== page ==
In another era, children would get in trouble for talking
fresh. These days, when teens and preteens are talking fresh, those who
provide foods and beverages to this generation would be well served to listen.

Recent research from Y-Pulse shows that the term “fresh” is a major
buzzword among young Americans. The research and consulting firm, with
offices in both Chicago and Alexandria, Virginia, recently polled middle school
and junior high school students through the popular online youth community to learn their ideas about what would be served in a “dream
kitchen” at their school.

The feedback from the Y-Pulse survey shows that youths have a certain idea
about what “fresh” means, typically referring to ingredient sources and
preparation methods. In addition, respondents overwhelmingly showed a
preference for fresh foods and beverages over items described as healthy or

“Perhaps even more important for school foodservice operators,
several students were vocal about their opinions that fresh products are
limited at their schools,” says Tami Cline, a registered dietitian, longtime
foodservice industry consultant, and the co-founder of Y-Pulse.

“Whether or
not that is perception or reality, operators can gain loyalty by carrying more
fresh products and promoting them as such.”

Several survey participants expressed an interest in fresh foods in a general
way, referring to the quality, sourcing, and presentation of many types of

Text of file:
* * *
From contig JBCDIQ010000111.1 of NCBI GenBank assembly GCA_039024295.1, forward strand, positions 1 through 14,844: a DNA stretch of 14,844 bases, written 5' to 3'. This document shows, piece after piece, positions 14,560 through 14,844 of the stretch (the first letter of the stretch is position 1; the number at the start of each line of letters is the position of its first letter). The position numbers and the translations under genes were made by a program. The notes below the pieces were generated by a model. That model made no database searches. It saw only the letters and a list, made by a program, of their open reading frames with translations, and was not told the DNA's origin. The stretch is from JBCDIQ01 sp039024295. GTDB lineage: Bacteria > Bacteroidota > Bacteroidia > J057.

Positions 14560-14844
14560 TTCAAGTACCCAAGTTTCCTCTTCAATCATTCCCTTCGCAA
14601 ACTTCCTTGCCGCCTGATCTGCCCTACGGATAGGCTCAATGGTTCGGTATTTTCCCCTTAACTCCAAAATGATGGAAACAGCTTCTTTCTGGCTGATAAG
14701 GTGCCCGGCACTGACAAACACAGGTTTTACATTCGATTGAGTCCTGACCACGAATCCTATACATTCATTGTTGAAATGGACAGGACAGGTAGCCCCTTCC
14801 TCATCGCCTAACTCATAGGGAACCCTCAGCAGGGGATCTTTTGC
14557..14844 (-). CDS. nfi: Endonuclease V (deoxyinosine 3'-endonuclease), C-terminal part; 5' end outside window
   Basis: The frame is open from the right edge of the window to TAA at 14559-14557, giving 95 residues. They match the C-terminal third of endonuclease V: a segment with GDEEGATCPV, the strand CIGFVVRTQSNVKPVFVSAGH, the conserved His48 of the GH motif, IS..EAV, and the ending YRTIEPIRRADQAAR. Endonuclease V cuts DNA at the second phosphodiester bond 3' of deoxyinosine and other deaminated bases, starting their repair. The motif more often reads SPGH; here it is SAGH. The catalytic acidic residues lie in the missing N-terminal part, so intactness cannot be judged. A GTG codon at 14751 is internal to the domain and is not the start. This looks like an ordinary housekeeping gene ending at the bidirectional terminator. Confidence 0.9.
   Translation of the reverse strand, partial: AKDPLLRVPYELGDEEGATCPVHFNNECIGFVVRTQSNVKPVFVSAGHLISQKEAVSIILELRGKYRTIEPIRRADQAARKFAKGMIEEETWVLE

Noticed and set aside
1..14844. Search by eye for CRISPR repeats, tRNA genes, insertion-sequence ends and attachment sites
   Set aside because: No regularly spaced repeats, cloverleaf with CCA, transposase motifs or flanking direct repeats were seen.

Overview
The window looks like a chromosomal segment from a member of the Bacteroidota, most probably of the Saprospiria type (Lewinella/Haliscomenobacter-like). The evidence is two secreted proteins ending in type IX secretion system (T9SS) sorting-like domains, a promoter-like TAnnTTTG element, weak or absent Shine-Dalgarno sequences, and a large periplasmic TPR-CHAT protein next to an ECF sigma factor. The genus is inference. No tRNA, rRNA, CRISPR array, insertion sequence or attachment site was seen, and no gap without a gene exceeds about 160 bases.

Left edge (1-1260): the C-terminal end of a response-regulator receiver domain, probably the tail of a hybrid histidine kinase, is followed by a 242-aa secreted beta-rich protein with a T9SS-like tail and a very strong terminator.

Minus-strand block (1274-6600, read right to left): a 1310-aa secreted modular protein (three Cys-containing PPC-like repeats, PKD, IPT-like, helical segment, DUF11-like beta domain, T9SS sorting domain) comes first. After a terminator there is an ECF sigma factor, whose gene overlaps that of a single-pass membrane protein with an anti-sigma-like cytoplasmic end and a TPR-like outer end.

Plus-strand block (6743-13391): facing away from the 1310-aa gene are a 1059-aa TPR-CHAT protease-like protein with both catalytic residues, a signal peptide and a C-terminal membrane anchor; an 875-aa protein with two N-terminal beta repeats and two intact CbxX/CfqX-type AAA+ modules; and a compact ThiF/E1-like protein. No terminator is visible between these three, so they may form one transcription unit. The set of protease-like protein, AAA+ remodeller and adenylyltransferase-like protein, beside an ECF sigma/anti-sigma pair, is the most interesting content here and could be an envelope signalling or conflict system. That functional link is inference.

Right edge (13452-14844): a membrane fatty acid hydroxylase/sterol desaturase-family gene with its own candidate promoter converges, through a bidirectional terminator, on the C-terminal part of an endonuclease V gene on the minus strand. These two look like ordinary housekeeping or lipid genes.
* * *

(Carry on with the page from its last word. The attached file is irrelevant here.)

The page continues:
menu items. Participants indicated that they do not want “leftovers” or food
that is “shrink-wrapped” or “reheated,” for example.

Another term often mentioned in conjunction with fresh food is “real” food.
Numerous respondents say they would prefer a variety of “real” choices,
ranging from hamburgers and chicken nuggets to eggs to iced tea.

Beyond a general demand for foods deemed fresh instead of overly-
processed, survey respondents on pointed to specific examples of
fresh foods they’d like to see more of in their school’s “dream kitchen”—-
namely, fresh fruits and vegetables. Fresh berries are a top choice, along
with fresh-squeezed juice, fresh salad, fresh cut-up raw vegetables
and “fresh cooked” green vegetables like broccoli. Trendy fruits like
pomegranates and açai berries are on young people’s wish lists, too.

“Interestingly, fresh seafood was also mentioned by quite a few students,”
Cline says. “It seems some of them even have a taste for fresh lobster and
sushi, and while those are not realistic dishes for most middle and junior high
foodservice operations, their response does show a level of sophistication in
this generation. It’s not your mother’s fish sticks anymore.”

Y-Pulse, LLC is a research and consulting firm that specializes in helping
companies in the food business better understand tomorrow’s tastemakers

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